By Shaneli Mirpuri
When walking down the halls of the infamous L-building, you would never expect to walk past a former rower of the United States national team. Geography and economics teacher Ronald Korb is a constant sight in the hall as dozens of students smile and greet the teacher within a single passing period every day. However, even most of his former students are unaware of his past athletic experiences.
Korb started rowing when his friends encouraged him to join their high school team. From then on, he fell in love with the sport.
Besides the sheer enjoyment Korb received from the sport, he quickly discovered that he was also a great rower. Korb’s high school coach Larry Laszlo transferred him to a college team at Northeastern University in Boston, where soon enough he received an athletic scholarship to attend the school.
In high school, Korb also earned himself the opportunity to travel with the national team and compete in Sweden. They made it to the finals and reached fourth place. Despite the loss, Korb is still proud to have participated in the event, along with other competitions with remarkable competitors.
“I always loved rowing. College athletics is a step above high school, so it was fun to travel more and row in a lot of new places. With the national team, the sport becomes a lot more cutthroat and competitive,” Korb said.
As with all sports, rowing comes with its fair share of trials which requires perseverance. The extremely engaging sport can cause huge blisters from continuous contact with the oars and other serious injuries.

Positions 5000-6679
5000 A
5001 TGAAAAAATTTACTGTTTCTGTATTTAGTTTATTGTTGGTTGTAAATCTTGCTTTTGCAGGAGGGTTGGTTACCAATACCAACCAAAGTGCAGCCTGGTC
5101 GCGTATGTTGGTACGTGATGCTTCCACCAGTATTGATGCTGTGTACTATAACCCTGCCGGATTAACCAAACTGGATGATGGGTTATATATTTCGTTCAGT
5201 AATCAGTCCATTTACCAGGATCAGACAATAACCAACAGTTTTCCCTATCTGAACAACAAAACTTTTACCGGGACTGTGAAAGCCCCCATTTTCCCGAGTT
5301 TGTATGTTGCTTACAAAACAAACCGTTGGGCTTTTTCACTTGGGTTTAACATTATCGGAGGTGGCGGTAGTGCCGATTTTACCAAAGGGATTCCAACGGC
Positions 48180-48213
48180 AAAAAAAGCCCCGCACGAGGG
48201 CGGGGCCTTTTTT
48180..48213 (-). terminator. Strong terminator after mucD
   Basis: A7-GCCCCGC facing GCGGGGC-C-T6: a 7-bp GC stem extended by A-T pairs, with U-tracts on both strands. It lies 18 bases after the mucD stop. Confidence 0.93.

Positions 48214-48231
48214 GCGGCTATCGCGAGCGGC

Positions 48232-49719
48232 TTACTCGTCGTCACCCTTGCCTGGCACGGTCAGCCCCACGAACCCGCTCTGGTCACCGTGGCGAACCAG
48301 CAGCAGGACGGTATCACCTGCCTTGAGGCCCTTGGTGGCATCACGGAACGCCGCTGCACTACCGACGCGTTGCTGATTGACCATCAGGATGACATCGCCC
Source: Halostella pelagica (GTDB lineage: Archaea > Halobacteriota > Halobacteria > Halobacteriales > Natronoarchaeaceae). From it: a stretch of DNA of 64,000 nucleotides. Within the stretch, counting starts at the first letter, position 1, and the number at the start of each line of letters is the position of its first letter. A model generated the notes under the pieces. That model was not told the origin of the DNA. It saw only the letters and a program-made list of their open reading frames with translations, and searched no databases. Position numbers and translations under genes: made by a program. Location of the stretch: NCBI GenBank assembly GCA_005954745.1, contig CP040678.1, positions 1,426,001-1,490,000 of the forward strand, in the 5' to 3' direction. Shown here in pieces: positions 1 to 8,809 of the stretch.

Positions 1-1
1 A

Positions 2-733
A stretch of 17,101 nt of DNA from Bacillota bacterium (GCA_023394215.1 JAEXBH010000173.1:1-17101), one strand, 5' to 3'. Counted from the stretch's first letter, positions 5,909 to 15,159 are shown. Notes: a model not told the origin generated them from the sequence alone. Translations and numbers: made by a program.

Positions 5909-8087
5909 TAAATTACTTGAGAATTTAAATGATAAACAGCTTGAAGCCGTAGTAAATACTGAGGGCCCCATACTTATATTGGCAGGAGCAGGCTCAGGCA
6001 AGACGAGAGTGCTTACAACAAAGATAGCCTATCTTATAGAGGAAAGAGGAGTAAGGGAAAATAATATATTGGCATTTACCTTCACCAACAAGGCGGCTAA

During a spring break rowing trip down to Georgia, Korb’s boat hit a large wave, and a twelve feet long oar hit Korb in the side, causing him to pull many muscles between his ribs.
“Rowing is both the ultimate team sport and also a very individual sport. You have eight to nine guys trying to work as one, unified body. Your body is under extreme duress and you are in complete agony the entire time,” Korb said.
A few of Korb’s friends and teammates went on to compete in the Olympics, but Korb preferred to steer away from the intense training and serious competition. Though he loved the sport, he chose to give it up in exchange for developing a successful and stable career.
However, Korb still holds the sport close to his heart and remembers the memories of his rowing days fondly.
“There’s something peaceful about rowing. We would row on the Charles River all day, just watching the city or countryside go by. It was like living in your own little peaceful world,” Korb said.